Final phase of smoking ban introduced

Date: Friday, June 01, 2012
By: Daily Star 
Source: The Daily Star

BEIRUT: On the occasion of World No Tobacco Day, the Health Ministry launched a multimedia campaign Thursday to usher in the final phase of the law which, come September, will ban smoking in all public places.
The first phase of the law, which was passed by Parliament last August, is already in effect and banned smoking in all public places, except for the hospitality sector. It also banned the selling of tobacco to minors and required “No Smoking” signs in public buildings.
Phase two, introduced on March 3, banned the advertising and sponsorship of all tobacco products, logos and brands, and outlawed the production or importation of any product designed to look like cigarettes or smoking paraphernalia, such as sweets and candies aimed at children.
The final phase, which comes into effect Sept. 3, will also ban smoking at all restaurants, bars, clubs, cafes, theaters and hotels (save for 20 percent of rooms), to be accompanied by “No Smoking” signs at these venues also.
However, a bylaw dictating that 40 percent of each packet of cigarettes must bear a health warning has not yet been passed by Parliament, and, if approved, will not come into effect until a year after it is approved.
Health Minister Ali Hasan Khalil, speaking at a news conference to announce the launch, said “people’s minds might be elsewhere these days,” a reference to regional and domestic political turmoil, but pledged to follow through with implementation of the law.
Natalie Khazzouh, programs and communications officer at the ministry’s National Tobacco Control Program, said the main message of the new campaign is to combat the notion that the law will never be respected.
“Some people, when discussing the law, deny that it will ever be successfully implemented in Lebanon, but we are saying the reverse is true,” she said.
The law, once fully introduced, will represent “one of the most comprehensive tobacco control laws in the region,” Khazzouh said. “The terms are defined to make sure there is no confusion.”
However, she said, even though phase two was introduced in March, the advertising of tobacco logos is still ongoing at small grocery and dry goods stores, as well as other sites.
Before March 3, tobacco companies withdrew their explicit logos from shops, Khazzouh said, instead replacing them with images that were similar in style or color. However this practice of indirect, color-coding is still covered by the law.
“We were expecting things like this,” she added.
A statement from the National Tobacco Control Program said that “the tobacco industry has been subverting the law and using color codes while continuing their advertisement outdoors, in addition to spreading misinformation that indoor advertisement is allowed.”
But, Khazzouh added, “civil society organizations and everyone at the National Tobacco Control Program are monitoring this closely.”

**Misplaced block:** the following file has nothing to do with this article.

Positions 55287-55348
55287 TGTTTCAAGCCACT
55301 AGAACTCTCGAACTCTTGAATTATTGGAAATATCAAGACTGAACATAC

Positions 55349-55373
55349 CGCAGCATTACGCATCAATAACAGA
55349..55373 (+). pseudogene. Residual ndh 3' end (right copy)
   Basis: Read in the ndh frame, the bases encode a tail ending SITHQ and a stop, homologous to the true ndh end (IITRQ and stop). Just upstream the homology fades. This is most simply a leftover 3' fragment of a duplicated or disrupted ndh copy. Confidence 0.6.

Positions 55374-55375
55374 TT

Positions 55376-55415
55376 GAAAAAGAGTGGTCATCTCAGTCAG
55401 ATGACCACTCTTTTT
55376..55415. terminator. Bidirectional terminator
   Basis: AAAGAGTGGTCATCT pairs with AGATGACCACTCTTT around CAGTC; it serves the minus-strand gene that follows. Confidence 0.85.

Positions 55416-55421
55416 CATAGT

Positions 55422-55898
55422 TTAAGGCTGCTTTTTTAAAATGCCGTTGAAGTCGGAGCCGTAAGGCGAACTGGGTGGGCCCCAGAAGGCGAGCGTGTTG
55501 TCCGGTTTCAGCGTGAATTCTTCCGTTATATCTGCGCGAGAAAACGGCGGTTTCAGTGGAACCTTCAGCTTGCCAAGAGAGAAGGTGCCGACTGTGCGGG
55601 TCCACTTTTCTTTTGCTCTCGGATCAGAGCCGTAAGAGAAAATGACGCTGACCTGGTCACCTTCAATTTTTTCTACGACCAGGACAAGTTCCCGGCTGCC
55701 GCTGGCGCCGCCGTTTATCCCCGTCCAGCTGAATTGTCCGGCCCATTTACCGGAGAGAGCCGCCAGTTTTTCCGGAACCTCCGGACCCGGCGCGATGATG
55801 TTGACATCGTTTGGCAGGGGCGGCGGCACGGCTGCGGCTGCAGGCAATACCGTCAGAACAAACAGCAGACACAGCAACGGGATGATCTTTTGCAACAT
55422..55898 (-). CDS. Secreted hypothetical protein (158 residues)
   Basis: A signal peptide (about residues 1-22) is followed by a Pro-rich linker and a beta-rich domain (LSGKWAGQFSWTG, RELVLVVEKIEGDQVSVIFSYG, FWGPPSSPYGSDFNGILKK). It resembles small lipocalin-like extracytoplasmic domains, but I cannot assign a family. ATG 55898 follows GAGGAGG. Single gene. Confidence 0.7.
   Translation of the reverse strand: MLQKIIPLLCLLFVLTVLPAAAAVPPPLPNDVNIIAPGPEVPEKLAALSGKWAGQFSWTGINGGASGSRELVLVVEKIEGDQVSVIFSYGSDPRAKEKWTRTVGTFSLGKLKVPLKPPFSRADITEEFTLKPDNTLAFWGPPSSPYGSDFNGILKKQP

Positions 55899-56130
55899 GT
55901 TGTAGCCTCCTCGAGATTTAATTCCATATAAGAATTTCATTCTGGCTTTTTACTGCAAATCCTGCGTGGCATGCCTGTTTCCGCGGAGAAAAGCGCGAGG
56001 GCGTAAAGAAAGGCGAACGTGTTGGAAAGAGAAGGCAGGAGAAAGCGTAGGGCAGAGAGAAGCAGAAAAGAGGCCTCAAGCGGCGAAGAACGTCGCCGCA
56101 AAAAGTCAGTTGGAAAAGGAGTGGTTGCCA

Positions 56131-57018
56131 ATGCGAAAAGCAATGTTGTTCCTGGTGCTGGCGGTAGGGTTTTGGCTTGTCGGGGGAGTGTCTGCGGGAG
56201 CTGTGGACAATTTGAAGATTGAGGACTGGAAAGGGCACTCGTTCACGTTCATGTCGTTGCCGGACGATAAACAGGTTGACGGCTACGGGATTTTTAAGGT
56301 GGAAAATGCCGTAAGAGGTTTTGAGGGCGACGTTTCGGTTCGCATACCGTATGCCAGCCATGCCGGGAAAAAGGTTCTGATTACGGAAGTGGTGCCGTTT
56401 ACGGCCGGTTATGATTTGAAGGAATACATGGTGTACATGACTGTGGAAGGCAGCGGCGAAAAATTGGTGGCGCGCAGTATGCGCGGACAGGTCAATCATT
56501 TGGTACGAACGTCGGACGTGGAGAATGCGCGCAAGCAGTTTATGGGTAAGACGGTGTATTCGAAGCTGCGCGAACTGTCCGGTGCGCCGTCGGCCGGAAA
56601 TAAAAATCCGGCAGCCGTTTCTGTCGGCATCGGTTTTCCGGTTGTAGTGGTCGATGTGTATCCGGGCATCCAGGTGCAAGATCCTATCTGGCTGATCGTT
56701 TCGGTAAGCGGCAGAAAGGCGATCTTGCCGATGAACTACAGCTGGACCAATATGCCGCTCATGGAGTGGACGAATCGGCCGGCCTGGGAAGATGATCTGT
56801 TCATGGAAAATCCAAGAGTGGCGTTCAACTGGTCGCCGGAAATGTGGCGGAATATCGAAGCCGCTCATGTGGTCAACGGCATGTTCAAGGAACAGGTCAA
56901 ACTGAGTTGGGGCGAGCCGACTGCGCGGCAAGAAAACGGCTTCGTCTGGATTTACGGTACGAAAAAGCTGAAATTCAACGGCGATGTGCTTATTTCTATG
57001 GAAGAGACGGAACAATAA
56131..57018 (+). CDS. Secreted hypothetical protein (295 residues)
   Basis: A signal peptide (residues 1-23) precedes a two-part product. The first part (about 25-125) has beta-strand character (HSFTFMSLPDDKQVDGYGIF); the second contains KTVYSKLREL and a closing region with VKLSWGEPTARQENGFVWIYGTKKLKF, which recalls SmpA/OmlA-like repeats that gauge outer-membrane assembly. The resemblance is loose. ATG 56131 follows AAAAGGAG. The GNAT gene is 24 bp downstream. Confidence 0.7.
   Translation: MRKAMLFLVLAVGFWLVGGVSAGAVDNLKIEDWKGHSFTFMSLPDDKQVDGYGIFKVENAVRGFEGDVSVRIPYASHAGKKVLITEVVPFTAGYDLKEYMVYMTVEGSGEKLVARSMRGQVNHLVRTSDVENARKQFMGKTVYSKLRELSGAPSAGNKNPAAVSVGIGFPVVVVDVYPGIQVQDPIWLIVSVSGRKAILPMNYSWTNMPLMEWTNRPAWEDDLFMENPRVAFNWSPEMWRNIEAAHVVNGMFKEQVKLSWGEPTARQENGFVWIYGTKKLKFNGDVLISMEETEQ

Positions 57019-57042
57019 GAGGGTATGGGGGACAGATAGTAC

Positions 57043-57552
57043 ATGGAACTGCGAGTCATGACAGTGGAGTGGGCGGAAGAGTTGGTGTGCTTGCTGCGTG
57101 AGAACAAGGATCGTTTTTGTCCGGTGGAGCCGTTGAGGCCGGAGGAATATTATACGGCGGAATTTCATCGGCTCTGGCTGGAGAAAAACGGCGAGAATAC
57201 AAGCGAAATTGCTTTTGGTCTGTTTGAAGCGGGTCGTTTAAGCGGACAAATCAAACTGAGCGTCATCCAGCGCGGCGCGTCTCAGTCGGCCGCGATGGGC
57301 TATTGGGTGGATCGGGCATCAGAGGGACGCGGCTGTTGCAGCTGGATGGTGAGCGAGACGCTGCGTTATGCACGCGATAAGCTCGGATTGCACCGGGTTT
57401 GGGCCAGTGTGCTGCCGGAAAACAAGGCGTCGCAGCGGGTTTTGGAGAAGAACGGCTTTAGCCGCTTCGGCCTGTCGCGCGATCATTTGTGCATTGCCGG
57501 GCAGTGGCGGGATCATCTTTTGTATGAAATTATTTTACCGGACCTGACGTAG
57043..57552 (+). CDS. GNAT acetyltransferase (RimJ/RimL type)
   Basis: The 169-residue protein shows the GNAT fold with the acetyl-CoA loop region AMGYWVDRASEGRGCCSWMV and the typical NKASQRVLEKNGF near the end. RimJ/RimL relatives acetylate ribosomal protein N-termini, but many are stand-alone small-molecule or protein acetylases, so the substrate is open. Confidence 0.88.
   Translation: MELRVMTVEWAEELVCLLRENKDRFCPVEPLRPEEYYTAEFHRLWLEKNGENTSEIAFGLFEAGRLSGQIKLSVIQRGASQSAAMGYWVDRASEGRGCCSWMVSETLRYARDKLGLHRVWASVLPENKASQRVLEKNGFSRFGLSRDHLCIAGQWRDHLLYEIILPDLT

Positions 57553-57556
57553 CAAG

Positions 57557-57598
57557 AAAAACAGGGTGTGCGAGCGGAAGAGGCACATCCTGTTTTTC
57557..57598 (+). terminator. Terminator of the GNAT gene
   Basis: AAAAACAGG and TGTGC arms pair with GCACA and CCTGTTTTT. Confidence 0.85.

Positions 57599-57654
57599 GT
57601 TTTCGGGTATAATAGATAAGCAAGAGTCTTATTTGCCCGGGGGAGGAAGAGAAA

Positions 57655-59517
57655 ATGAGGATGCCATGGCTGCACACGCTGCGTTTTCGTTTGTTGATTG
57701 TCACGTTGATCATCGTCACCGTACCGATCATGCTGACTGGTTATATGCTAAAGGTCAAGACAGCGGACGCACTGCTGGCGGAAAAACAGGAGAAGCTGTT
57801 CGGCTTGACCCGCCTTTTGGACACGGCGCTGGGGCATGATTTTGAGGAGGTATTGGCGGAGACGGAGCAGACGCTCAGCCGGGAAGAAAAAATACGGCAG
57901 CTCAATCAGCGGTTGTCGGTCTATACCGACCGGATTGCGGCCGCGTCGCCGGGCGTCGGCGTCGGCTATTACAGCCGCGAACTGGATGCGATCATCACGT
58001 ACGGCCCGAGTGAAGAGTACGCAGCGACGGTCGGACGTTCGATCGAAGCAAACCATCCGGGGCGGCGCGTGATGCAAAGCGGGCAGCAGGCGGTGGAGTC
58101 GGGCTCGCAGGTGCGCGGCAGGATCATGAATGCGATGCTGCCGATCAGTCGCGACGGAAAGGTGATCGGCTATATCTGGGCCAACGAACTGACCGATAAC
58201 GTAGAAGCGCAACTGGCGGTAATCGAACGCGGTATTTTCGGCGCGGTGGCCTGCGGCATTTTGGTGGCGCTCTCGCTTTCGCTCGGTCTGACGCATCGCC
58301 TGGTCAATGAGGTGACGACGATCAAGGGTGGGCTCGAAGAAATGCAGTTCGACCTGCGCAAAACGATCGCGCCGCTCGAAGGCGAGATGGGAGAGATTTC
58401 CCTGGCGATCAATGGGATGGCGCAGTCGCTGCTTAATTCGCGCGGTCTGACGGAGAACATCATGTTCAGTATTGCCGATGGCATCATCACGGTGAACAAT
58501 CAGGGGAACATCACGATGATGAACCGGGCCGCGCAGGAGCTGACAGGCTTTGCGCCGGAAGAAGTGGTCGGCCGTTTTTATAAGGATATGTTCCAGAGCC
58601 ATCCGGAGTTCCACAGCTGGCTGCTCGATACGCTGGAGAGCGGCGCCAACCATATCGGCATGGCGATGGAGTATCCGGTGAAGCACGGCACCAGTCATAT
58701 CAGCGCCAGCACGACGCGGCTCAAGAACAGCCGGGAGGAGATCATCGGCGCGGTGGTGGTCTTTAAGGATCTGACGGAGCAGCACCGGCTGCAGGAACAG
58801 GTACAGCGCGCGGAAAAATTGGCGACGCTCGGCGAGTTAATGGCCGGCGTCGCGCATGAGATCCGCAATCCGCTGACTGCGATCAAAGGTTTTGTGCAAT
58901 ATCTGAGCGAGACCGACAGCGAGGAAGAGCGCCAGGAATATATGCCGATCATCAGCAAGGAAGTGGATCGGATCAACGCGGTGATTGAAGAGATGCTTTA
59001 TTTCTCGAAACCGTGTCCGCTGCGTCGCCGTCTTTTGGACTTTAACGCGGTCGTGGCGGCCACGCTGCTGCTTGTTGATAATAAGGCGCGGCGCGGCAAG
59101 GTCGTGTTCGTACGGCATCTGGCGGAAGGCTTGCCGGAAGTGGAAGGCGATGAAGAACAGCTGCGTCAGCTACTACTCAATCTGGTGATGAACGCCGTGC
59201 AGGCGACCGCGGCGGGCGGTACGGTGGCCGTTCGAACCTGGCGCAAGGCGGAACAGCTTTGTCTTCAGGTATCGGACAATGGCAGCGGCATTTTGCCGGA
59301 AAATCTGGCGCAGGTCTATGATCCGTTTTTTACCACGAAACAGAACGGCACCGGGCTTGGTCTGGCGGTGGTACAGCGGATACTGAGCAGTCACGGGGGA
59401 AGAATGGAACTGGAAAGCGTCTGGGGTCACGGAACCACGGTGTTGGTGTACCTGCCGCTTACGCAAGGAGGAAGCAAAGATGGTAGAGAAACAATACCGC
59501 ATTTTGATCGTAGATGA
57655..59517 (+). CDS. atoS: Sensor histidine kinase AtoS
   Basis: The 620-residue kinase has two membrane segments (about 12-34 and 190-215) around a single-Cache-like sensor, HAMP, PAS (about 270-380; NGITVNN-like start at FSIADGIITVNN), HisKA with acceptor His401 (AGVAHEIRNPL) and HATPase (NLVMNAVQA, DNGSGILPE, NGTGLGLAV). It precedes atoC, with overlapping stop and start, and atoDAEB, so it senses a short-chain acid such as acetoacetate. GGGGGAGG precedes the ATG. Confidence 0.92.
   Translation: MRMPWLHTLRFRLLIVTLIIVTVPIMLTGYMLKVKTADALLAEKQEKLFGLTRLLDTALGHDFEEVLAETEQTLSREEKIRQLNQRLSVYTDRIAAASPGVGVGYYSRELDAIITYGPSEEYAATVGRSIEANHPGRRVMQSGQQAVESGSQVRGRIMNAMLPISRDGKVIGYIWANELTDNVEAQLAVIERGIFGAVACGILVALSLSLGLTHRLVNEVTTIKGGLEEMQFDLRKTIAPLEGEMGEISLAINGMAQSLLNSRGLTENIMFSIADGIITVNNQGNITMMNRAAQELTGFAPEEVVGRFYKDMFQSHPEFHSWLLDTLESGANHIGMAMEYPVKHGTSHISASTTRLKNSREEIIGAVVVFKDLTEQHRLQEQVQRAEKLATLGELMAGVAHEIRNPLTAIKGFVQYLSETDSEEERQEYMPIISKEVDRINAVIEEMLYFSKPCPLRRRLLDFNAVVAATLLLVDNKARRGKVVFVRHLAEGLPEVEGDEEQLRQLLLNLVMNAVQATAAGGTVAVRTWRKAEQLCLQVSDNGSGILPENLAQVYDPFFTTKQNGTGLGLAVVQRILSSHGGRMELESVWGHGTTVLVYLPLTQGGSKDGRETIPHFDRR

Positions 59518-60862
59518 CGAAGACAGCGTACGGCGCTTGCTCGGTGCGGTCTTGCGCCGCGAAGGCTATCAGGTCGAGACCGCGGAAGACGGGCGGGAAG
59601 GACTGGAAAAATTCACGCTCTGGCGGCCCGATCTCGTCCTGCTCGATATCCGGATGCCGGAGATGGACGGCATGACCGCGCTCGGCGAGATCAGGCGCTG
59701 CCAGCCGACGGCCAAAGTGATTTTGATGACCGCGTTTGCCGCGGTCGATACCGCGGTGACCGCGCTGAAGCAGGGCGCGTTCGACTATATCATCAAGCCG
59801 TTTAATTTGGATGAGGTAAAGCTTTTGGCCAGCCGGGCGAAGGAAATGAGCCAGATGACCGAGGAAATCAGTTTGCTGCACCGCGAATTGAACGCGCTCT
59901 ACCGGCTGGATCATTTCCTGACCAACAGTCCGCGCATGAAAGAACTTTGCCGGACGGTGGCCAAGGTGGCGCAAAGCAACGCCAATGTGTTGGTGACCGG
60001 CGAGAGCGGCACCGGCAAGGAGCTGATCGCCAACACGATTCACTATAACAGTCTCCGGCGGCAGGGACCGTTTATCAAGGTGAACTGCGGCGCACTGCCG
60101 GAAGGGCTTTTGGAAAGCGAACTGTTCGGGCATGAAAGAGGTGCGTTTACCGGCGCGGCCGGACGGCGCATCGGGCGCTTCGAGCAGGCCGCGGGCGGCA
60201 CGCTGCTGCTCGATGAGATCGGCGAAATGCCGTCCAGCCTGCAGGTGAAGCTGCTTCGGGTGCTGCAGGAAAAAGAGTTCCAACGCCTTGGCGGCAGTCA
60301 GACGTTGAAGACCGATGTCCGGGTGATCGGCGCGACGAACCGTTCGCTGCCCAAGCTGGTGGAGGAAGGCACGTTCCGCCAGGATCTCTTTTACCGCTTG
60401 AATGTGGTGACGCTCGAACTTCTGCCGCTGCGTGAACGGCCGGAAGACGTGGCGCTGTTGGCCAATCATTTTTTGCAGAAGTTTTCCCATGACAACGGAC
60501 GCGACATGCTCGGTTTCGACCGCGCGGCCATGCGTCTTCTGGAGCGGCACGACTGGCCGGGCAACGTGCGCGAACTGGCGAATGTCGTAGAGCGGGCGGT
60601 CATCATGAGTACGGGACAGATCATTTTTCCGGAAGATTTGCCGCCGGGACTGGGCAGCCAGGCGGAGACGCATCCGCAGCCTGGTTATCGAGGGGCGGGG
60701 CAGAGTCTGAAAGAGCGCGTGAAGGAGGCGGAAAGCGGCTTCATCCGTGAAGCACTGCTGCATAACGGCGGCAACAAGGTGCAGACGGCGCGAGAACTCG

Thursday’s launch was held in cooperation with the World Health Organization, which used this year’s World No Tobacco Day specifically to call on “national leaders to be extra vigilant against the increasingly aggressive attacks by the [tobacco] industry, which undermine policies that protect people from the harms of tobacco.”
“Tobacco kills almost 6 million people every year and is one of the leading preventable causes of illness and death around the world,” a statement from WHO added.
In Lebanon, which has one of the world’s highest levels of smokers, 46.8 percent of men and 31.6 percent of women are smokers.
The rate of young smokers has also increased over recent years. In 2001, 10.4 percent of boys and 5.3 percent of girls aged 13 to 15 smoked cigarettes, but by 2011 this increased to 17.7 and 6 percent, respectively.
Implementation of the law will be enforced by the Internal Security Forces, Health Ministry observers, inspectors from the Consumer Protection Offices at the Economy Ministry, and by tourist police. If venues or individuals are seen to be violating any aspect of the new law, people are encouraged to call the Health Ministry hotline at 1214.
Violators will face penalties dependent on the offense. For individuals found to have smoked in an enclosed space, the fine will be one-fifth of the monthly minimum wage, even for repeat offenders.
As for institutions, those guilty of handing out free samples of tobacco products will face a fine of two to six times the monthly minimum wage. Repeat offenders will then have to pay a fine of between 10 to 20 times the minimum wage, and possibly spend one to six months in prison.
Anyone found to have advertised a tobacco product will have to pay a fine of 20 to 60 times the minimum wage and a repeat offender could face up to 12 months in prison, with an additional fine.

Khalil was joined for the announcement by Beirut MP Atef Majdalani and Tourism Minister Fadi Abboud.

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